CIRCUITS FOR ADAPTIVE MOTOR CONTROL
The brain has only one means of interacting with the world – by generating motor commands to control muscles. Movements come in many forms, but all movements must be rapidly adaptable and modifiable in response to changes in in the body and the surrounding environment.
Consider the complex set of reflexes you would make if you were to slip as you walk down some steps. Within hundreds of milliseconds your brain can interrupt your ongoing movement, shift the position of your legs and generate a command to grab a nearby handrail. Or, think about how we maintain our balance while standing on a moving train. Without any conscious effort the brain constantly tweaks the activation of hundreds of muscle groups, shifting the position of the body to counteract the train’s movement.
Correct implementation of these motor commands requires the brain to maintain an up to date representation of the body’s position and motion in space, a detailed awareness of the surroundings (such as, there is a handrail to my left) as well as the impact that the surrounding environment has on the body. These are the type of neural computations upon which the Murray lab is focussed.
Our Research Approach
Information about both the current state of the body, as well as the surrounding environment, is communicated to the brain through various sensory modalities.
Our lab’s focus is on the vestibular system, a sensory system that provides information about rotation and acceleration of the head and which is critical for our ability to move, balance and navigate.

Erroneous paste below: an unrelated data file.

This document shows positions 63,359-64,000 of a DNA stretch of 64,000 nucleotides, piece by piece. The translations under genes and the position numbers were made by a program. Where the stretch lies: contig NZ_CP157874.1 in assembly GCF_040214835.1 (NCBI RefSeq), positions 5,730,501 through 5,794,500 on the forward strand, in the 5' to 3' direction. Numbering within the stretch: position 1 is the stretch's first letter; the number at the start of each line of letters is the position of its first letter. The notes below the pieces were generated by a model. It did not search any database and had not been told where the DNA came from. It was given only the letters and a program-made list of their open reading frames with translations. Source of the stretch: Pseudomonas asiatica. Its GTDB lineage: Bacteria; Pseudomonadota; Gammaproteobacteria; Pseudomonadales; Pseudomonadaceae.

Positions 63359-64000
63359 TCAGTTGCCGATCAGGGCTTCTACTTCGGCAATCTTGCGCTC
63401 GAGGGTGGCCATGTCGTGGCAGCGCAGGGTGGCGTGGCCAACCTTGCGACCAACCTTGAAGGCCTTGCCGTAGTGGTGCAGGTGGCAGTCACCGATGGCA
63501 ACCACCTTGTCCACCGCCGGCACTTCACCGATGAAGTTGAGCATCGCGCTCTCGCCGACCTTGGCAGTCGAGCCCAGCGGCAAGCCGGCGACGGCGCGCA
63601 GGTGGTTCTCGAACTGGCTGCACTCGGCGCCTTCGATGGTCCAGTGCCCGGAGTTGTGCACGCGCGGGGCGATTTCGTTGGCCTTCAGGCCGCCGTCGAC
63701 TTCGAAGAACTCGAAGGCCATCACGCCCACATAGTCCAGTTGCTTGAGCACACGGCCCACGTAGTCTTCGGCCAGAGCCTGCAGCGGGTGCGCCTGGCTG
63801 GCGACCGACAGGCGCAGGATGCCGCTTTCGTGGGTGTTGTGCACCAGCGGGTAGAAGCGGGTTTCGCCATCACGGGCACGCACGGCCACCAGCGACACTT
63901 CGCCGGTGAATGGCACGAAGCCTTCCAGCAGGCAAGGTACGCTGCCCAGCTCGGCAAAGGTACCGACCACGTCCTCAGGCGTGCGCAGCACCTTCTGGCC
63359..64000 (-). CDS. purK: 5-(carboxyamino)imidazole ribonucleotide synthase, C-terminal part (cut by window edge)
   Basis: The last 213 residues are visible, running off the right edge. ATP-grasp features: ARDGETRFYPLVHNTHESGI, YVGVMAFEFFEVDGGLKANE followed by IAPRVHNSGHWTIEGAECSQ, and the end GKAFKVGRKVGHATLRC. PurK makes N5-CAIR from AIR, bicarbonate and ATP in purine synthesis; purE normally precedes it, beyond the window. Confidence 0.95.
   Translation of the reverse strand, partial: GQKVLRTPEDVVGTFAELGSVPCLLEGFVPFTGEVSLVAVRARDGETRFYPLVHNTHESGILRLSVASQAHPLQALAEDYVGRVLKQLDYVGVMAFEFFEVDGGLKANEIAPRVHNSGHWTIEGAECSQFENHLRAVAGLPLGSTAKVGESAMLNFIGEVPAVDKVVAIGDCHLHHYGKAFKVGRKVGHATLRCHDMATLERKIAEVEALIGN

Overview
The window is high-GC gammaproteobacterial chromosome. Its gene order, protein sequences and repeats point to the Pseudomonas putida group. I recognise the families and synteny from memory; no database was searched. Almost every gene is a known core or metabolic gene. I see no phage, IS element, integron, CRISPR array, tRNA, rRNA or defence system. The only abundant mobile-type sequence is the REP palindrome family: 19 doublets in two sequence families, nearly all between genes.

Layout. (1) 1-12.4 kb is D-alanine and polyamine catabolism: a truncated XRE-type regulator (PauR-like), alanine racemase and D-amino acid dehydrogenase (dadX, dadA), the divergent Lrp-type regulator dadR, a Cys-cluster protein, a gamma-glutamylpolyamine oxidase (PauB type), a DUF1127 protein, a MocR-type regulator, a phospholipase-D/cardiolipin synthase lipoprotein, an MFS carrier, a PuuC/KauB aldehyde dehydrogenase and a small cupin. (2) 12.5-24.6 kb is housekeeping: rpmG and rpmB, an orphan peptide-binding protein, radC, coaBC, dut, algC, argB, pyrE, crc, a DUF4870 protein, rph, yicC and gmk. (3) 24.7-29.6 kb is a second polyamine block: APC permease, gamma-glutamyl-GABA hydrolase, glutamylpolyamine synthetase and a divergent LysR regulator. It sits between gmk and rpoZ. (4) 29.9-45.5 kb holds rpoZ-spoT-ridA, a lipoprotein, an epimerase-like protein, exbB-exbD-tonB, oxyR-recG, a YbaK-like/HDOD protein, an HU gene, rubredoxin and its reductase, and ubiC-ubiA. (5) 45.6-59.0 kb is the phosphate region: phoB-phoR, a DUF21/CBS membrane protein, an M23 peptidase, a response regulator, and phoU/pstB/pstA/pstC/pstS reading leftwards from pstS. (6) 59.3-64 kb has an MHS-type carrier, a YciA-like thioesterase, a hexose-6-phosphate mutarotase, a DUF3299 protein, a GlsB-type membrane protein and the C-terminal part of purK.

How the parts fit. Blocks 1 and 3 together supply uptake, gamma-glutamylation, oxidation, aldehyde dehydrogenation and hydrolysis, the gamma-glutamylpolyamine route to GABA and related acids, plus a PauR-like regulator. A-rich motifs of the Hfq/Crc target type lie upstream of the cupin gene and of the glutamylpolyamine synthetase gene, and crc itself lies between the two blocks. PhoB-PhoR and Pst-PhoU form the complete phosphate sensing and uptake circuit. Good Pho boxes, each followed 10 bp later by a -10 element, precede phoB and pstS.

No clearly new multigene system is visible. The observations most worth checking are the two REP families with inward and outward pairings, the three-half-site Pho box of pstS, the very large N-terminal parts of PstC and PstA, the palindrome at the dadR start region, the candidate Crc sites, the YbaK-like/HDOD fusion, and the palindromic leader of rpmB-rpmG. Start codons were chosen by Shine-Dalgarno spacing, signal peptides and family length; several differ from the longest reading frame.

The vestibular system presents us with a unique experimental opportunity where we have complete control over sensory information entering the nervous system, combined with the ability to precisely measure the system’s output, or motor commands. Through study of the brainstem and the spinal circuits that coordinate vestibulo-motor behaviours we strive to obtain important insights into sensory-motor transformations throughout the nervous system.
1. Contextual adaptation of sensory-motor processing
How we perceive and respond to a sensory stimulus depends heavily on the environmental context. For example, the sensory-motor reflexes that maintain our balance are generally more prominent when our balance is threatened. How does the brain interpret one particular environment as being threatening, and how does it then use this information to adapt sensory-motor reflexes?
The lateral vestibular nucleus (LVN) can generate postural reflexes that maintain balance. Two complimentary approaches are employed in our study of how LVN circuit dynamics are altered in different environmental contexts. First, we are examining the input circuitry to the LVN in order to determine which circuits could influence reflex gain. Second, we are developing mouse behavioural approaches that allow us to tune the level of balance threat. This complementary circuit and behavioural approach should help us to understand how the brain can control the gain of sensory-motor reflexes in different environments.